5 1 0 D O C U M E N T 3 2 9 O C T O B E R 1 9 2 4
329. From Robert A. Millikan
[Pasadena,] October 2, 1924
I am writing to ask if you would not like some time to follow the good example
set by Dr. Lorentz and Dr. Ehrenfest and spend the months of January, February,
and March playing in and about the Norman Bridge Laboratory and the Mount Wil-
son
Observatory.[1]
Your work is of such importance that I should not suggest this
at all if I thought there was the slightest danger of its interfering in any way with
that work, but I hope that the latter would actually be stimulated rather than other-
wise.
What we should want you to do would not be to give any courses at all, unless
you wished to do so, but merely to be one of the half a hundred men, all intensely
interested in the latest developments in physics and astronomy, who inhabit the
Norman Bridge Laboratory and the Mount Wilson Observatory, attending our sem-
inar as Ehrenfest did, three times a week, talking with the men when their own
problems interest you, visiting the Mount Wilson Observatory and seeing the sort
of problems upon which they are engaged, and finally, getting into contact with the
very large amount of magnetic results which have been accumulated by the Carn-
egie Institution in Baur’s laboratory at Washington, and to some extent in our own
laboratory where Dr. Barnett is
working,[2]
all for the sake of stimulating us and in-
cidentally yourself toward new generalizations and interpretations of our experi-
mental results.
The problem which
Bowen[3]
and myself are engaged upon, and which I talked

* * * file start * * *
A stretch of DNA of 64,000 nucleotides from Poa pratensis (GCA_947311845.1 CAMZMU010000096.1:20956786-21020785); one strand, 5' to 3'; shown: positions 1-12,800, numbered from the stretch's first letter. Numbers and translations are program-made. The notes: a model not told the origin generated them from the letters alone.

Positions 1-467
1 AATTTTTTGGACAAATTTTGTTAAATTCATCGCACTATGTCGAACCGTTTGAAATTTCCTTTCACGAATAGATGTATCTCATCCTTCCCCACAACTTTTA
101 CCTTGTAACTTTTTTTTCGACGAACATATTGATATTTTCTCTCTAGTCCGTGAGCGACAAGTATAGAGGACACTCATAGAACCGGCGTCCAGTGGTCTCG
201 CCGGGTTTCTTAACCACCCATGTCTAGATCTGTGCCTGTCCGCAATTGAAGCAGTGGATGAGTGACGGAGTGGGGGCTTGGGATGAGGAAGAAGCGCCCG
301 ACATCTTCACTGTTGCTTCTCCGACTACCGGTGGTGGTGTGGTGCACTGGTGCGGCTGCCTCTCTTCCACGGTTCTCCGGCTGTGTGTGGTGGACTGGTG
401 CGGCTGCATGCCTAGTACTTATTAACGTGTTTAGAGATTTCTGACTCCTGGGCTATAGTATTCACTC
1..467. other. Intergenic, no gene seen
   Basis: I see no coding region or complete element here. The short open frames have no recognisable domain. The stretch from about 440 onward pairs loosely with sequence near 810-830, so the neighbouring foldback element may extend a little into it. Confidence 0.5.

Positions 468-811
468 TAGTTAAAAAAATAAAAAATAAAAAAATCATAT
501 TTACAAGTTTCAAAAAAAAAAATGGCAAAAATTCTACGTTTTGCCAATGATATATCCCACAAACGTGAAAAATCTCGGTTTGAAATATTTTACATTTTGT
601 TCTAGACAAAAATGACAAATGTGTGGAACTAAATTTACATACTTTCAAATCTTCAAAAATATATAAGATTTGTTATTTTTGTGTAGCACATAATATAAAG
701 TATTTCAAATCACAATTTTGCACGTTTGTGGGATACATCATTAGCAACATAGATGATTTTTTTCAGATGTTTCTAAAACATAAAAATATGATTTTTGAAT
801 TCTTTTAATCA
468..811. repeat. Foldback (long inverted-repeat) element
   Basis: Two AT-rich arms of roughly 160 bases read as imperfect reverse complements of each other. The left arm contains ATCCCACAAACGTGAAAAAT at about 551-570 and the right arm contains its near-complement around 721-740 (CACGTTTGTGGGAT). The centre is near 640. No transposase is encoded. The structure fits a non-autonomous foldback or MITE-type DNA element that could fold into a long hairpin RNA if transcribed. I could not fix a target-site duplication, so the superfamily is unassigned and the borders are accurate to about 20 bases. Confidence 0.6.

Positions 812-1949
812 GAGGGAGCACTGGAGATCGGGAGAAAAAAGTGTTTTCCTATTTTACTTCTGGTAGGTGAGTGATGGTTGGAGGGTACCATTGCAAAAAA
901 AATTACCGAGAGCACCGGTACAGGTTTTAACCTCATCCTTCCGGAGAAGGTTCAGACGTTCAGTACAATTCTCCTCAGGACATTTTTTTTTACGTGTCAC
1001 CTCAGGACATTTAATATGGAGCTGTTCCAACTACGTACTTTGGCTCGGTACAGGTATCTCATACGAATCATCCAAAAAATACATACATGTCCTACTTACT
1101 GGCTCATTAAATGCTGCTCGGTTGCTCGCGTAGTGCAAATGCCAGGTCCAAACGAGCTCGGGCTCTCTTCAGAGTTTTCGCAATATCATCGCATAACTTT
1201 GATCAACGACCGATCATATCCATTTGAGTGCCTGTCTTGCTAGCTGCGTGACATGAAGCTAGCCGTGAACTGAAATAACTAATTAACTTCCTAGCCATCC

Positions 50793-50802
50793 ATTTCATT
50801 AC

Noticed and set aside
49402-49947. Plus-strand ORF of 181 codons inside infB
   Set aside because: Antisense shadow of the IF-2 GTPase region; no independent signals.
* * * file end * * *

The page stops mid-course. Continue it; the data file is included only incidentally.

over with you in Geneva, seems to us at the present of fundamental interest and one
which is right along the line of your more recent work. We see no solution of our
dilemma unless it be to deny in toto the applicability of the principle of change of
mass with speed to our electronic orbits. This denial encounters most serious diffi-
culties, and perhaps when you see how we obtain our results you might see some
other
solution.[4]
At any rate, this is only one of dozens of problems here in which
I am sure you would be interested.
We have a large new laboratory and could give you rooms in which you would
be completely undisturbed for your own work. We would agree to keep the report-
ers away from you, and let your stay here be solely for the purposes of the progress
of physics rather than for publicity purposes of any kind. We should simply ask you
to be a “Research Associate of the Mount Wilson Observatory and the Norman
Bridge Laboratory of Physics”, such as Lorentz, Ehrenfest, and
Michelson[5]
have
been already.
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